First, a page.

Like any vaccine, meningococcal polysaccharide vaccine may not provide protection from disease in every person.

What should I discuss with my healthcare provider before receiving this vaccine?

You should not receive this vaccine if you have ever had an allergic reaction to a meningococcal vaccine, or if you are allergic to a preservative called thimerosol.

If you have any of these other conditions, your vaccine may need to be postponed or not given at all:

  • any condition that weakens the immune system (such as HIV, AIDS, or cancer);

  • if you are receiving steroids, chemotherapy, or radiation treatments; or

  • if you are allergic to latex rubber.

FDA pregnancy category C. It is not known whether meningococcal polysaccharide vaccine will harm an unborn baby. Tell your doctor if you are pregnant.

If you are pregnant, your name may be listed on a pregnancy registry. This is to track the outcome of the pregnancy and to evaluate any effects of this vaccine on the baby.

It is not known whether meningococcal polysaccharide vaccine passes into breast milk or if it could harm a nursing baby. Do not use this medication without telling your doctor if you are breast-feeding a baby.

This vaccine should not be given to anyone younger than 3 months old.

How is this vaccine given?

This vaccine is given as an injection under the skin. You will receive this injection in a doctor's office or clinic setting.

Meningococcal polysaccharide vaccine is usually given only once. Children and people who have higher risks of meningococcal infection may need a repeat dose of this vaccine 2 or 3 years after receiving the first shot.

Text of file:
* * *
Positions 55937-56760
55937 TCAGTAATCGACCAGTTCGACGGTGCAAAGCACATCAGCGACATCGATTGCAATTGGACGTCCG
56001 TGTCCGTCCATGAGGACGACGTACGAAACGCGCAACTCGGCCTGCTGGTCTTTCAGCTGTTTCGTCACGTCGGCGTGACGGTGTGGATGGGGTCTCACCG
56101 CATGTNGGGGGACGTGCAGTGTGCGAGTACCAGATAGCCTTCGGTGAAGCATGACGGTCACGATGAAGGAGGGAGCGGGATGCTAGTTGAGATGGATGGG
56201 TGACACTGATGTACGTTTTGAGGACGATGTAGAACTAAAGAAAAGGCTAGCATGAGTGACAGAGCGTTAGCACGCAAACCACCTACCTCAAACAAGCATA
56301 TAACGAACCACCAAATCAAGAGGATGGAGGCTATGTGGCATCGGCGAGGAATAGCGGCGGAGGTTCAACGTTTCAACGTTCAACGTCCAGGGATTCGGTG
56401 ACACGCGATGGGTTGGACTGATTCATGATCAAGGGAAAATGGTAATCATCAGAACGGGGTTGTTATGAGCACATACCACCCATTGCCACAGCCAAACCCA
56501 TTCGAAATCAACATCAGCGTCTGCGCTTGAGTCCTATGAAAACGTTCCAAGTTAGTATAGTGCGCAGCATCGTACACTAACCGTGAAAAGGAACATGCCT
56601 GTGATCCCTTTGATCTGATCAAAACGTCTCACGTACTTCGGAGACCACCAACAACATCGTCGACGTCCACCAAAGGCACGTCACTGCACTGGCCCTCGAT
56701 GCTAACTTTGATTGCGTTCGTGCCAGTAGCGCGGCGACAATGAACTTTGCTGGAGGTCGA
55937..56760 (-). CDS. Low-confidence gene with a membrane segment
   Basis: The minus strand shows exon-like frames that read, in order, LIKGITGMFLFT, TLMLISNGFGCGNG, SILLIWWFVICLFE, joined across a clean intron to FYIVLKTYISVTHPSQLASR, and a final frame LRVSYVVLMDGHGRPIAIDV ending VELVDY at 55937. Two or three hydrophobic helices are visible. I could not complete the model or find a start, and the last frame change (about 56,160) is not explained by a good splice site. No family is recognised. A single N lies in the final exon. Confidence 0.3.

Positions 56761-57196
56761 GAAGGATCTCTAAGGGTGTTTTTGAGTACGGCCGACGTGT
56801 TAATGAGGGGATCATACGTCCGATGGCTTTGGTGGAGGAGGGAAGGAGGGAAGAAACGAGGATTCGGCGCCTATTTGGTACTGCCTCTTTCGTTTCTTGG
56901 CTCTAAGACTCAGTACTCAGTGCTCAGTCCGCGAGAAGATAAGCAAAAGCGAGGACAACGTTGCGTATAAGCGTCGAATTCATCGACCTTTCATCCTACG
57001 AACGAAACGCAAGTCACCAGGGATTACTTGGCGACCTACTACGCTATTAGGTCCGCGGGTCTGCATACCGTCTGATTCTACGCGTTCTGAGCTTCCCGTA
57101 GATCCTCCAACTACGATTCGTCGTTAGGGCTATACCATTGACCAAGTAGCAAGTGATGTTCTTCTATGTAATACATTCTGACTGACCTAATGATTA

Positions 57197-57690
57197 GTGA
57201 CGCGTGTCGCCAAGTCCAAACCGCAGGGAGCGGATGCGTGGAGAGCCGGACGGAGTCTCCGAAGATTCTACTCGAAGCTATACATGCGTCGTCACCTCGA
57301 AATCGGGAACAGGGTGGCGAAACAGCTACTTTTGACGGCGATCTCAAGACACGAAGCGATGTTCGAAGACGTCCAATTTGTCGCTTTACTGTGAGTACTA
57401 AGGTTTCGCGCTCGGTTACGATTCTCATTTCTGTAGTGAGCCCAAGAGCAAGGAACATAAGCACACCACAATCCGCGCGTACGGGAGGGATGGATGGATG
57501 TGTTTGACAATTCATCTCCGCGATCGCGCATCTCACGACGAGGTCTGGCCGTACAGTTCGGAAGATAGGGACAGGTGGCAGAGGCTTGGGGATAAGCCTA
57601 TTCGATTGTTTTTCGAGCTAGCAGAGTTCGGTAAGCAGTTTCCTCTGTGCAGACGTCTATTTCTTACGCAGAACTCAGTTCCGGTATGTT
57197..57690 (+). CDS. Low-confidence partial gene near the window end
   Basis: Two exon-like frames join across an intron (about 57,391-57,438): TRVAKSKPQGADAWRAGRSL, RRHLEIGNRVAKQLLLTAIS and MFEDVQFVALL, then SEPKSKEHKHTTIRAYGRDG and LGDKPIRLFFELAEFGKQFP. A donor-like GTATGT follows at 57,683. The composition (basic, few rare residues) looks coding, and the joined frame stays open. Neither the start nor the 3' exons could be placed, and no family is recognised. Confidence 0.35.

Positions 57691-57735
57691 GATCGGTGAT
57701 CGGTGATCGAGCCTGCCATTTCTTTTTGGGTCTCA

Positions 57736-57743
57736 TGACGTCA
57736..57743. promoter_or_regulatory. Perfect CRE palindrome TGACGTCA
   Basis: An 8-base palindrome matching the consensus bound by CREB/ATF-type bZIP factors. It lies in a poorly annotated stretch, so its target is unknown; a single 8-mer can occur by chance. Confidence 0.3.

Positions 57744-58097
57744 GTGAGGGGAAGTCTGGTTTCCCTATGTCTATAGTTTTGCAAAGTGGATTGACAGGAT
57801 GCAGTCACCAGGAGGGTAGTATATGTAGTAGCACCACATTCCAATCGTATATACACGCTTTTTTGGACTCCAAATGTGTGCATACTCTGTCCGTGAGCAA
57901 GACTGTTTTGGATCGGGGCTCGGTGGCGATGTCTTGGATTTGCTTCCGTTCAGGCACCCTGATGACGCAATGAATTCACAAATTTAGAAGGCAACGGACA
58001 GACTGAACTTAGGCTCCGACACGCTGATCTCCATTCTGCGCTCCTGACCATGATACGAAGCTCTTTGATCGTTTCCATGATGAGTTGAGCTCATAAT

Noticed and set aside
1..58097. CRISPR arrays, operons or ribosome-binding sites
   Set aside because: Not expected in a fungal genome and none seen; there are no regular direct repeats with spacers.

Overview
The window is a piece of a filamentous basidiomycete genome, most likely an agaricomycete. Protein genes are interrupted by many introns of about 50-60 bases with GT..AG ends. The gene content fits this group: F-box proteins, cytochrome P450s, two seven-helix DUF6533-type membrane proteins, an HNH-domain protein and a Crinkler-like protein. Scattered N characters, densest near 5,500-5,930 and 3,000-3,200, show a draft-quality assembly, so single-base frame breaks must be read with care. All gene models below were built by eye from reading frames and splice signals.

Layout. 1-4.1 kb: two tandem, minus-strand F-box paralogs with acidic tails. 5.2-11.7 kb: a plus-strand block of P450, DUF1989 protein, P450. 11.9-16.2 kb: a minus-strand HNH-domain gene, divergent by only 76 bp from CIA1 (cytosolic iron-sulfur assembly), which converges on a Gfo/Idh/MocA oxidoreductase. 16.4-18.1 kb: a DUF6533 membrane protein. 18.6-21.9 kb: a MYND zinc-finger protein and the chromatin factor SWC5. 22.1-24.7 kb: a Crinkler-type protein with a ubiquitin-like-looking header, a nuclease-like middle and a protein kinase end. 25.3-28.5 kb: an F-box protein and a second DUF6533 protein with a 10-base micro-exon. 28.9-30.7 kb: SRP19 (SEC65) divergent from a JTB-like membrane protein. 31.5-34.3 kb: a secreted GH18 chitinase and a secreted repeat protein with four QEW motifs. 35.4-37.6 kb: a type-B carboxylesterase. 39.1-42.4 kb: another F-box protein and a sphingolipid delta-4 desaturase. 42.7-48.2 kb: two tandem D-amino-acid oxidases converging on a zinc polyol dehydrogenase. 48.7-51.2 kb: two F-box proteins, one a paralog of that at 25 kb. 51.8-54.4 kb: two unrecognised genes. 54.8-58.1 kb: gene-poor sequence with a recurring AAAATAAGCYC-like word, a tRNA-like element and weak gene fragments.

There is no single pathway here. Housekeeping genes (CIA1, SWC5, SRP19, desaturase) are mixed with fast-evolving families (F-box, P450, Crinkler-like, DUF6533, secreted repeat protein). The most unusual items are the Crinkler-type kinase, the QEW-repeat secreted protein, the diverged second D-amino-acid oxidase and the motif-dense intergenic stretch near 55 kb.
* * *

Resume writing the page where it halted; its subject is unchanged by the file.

Meningococcal polysaccharide vaccine is recommended in the following situations:

  • for people who do not have a spleen;

  • for laboratory workers who are routinely exposed to meningococcal bacteria;

  • for people who live in dormitories or other group housing; and

  • for people who travel or live among certain populations where meningococcal outbreak is common.

You can still receive a vaccine if you have a minor cold. In the case of a more severe illness with a fever or any type of infection, wait until you get better before receiving this vaccine.

Your doctor may recommend treating fever and pain with an aspirin-free pain reliever such as acetaminophen (Tylenol) or ibuprofen (Motrin, Advil, and others) when the shot is given and for the next 24 hours. Follow the label directions or your doctor's instructions about how much of this medicine to give your child.

It is especially important to prevent fever from occurring in a child who has a seizure disorder such as epilepsy.

What happens if I miss a dose?

Since the meningococcal polysaccharide vaccine is usually given only once, you are not likely to miss a dose. Contact your doctor if you do not receive all recommended doses.